Photos of garbage or (fully clothed) people posing with fruit are big business. Stock photo sites, which provide images for news organisations, blogs, corporate campaigns and all manner of low-budget advertising, have been growing for years. And Shutterstock, founded in 2003 by Jonathan Oringer, has expanded from hosting 30,000 of Oringer's own photos to distributing about 28 million licensed photos/illustrations/videos. And all those cats riding merry-go-rounds have made Oringer a billionaire.
Shutterstock, which went public last October, uses a different structure than other stock sites like Getty. Instead of owning all of the photos itself, Shutterstock contracts with photographers who retain the rights to their photos and get paid when their photos are downloaded by Shutterstock's 750,000 customers.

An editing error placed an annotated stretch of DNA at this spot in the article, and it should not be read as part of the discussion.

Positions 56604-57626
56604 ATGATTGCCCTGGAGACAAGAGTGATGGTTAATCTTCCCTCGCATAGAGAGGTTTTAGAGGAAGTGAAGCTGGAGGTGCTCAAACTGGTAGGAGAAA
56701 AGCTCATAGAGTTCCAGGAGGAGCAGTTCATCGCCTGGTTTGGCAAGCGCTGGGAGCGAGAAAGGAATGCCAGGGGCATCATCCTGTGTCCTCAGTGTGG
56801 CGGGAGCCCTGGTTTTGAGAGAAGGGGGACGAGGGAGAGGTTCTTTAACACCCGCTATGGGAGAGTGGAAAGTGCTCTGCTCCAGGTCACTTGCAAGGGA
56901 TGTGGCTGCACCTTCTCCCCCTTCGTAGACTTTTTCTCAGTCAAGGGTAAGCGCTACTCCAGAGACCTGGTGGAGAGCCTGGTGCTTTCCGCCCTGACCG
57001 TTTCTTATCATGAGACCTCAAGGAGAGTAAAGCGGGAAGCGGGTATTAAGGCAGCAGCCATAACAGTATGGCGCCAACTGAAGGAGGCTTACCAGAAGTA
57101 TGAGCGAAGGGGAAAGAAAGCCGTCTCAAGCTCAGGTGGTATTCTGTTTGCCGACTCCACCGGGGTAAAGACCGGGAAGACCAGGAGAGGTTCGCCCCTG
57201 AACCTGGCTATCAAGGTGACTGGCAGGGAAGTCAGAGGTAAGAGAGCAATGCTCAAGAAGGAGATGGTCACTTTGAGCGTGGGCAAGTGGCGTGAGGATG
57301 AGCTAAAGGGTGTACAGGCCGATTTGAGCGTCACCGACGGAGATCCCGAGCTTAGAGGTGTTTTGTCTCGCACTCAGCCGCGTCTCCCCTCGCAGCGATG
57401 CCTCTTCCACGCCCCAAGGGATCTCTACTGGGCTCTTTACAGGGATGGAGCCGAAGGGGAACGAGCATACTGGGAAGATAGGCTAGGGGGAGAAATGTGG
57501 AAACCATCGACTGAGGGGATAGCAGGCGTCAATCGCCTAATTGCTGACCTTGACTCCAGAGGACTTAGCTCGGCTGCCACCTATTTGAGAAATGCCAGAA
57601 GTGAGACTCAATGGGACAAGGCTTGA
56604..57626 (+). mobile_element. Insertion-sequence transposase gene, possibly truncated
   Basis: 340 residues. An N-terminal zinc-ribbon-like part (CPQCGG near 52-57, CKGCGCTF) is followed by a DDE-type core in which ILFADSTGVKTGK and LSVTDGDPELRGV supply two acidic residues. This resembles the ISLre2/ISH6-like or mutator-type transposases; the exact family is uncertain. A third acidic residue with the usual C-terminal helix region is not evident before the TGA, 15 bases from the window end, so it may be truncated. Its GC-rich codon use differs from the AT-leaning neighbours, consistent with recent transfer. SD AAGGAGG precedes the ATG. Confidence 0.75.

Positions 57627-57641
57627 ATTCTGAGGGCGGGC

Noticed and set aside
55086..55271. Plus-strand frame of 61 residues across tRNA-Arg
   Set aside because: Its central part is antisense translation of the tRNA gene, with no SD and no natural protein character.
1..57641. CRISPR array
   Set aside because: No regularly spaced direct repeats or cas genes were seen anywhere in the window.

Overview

Prices range from $US29 for two photos to a year of 25 photos a day for $US2,400. So far the company has paid out about $US150 million to its contributors. Silicon Alley, populated by the ever-expanding group of internet startups in Manhattan, will most likely produce other billionaires, but it's surprising that all the social and new media founders got beat to first by the guy who sells the unintentionally erotic, posed beach volleyball photos.